The first and third spray booths on the line are Excel 2000s® with 28 automatic spray guns and 2 manual guns. The first booth is fixed online and is used for gray powder only because of the high volume that is sprayed; the second booth is used for red and green powder and can be rolled on and off line. Between these two booths is a Versa Coat® batch booth that is used for blue powder, which is sprayed to waste because of the low volume that is used. This configuration allows Behlen to maximize the uptime of the line by minimizing the time needed for color changes.

Another advantage of this system for Behlen is the airflow management system in the booths. The airflow management system allows Behlen to create the proper powder cloud, which helps to ensure the proper film thickness on all surfaces of the parts, increases transfer efficiency and aids in the coating of Faraday cage areas.

A further advantage of the Excel booths is that the automatic guns are placed on in-and-out gun movers. This is important because Behlen hangs three gates per rack. The gates are staggered so that the center bar can be “seen” by the spray guns. However, the gate in the center is farther away from the guns on either side of the booth than the gates hung on the outside of the rack. Without in-and-out gun movers, the gates on the outside would be coated too heavily and the gate on the inside would be coated too lightly. However, with the in-and-out gun movers, all the gates are coated at the proper thickness. Behlen also had two spray guns installed on the top and bottom of the first and third booth to ensure that each part was powder coated at the proper film thickness.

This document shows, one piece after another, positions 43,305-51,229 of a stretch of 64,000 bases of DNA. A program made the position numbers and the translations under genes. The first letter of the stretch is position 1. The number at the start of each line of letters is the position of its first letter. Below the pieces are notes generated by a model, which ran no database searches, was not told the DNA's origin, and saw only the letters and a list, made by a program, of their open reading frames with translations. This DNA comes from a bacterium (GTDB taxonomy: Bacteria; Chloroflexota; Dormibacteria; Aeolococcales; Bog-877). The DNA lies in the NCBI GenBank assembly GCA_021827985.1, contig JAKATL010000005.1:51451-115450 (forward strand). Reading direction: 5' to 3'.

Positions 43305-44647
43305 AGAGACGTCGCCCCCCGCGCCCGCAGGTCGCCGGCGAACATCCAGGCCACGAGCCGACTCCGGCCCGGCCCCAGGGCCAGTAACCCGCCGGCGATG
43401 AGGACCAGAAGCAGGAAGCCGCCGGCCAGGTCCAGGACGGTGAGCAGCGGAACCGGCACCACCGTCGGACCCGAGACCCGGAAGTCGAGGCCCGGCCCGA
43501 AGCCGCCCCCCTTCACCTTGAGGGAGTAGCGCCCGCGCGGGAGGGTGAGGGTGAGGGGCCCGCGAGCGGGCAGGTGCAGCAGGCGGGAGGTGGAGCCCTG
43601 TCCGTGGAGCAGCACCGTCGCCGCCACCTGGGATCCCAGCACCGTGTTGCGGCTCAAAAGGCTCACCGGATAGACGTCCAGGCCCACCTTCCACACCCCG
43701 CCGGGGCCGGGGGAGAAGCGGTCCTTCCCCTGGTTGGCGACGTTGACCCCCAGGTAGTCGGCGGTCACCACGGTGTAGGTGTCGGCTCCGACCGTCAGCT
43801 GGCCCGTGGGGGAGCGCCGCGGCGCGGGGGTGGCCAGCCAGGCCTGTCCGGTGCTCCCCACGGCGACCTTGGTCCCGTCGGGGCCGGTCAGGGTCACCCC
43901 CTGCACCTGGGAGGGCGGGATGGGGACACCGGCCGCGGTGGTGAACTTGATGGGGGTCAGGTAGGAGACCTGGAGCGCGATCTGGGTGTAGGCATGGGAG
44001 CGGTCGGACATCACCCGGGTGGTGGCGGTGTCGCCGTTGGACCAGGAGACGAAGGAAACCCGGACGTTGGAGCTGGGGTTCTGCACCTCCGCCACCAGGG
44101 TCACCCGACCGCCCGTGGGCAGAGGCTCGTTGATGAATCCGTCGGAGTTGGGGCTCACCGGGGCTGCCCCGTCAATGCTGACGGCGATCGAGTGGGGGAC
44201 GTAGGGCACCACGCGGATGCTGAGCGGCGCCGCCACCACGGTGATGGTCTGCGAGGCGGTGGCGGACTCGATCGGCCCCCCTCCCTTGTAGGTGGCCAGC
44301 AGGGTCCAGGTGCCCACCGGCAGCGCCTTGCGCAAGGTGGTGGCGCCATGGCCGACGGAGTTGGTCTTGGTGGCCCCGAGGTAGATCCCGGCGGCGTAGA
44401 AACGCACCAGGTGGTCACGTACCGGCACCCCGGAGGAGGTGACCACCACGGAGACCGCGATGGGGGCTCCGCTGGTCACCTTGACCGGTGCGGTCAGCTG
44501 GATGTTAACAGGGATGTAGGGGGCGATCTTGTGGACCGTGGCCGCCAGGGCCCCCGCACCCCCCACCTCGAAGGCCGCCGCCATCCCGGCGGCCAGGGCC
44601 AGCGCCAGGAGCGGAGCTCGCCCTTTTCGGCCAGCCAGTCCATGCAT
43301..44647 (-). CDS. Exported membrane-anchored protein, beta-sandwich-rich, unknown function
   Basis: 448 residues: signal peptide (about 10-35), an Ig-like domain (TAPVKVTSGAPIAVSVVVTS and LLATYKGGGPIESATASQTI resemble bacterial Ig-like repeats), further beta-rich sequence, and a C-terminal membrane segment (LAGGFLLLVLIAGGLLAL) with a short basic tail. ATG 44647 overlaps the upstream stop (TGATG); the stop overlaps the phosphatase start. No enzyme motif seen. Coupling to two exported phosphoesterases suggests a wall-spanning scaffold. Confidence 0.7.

By using the same powder coating and the same application equipment in all three plants, Behlen has greatly simplified its powder coating process. The company has only one training process for each of its plants. Also, when one plant learns something about the line or if a problem is solved that information can be passed onto the other plants. “What we learn in one plant, we can use in the other two because we have the same powder supplier, the same equipment supplier and the same chemical supplier,” explained Mr. Stachura. And depending on the capacity required in each plant, Behlen can send the spray booths from one plant to another, which is something the company has already done. As you can see, installing the same processes has made life at Behlen much simpler and ensures that the company’s customers receive the highest quality product possible.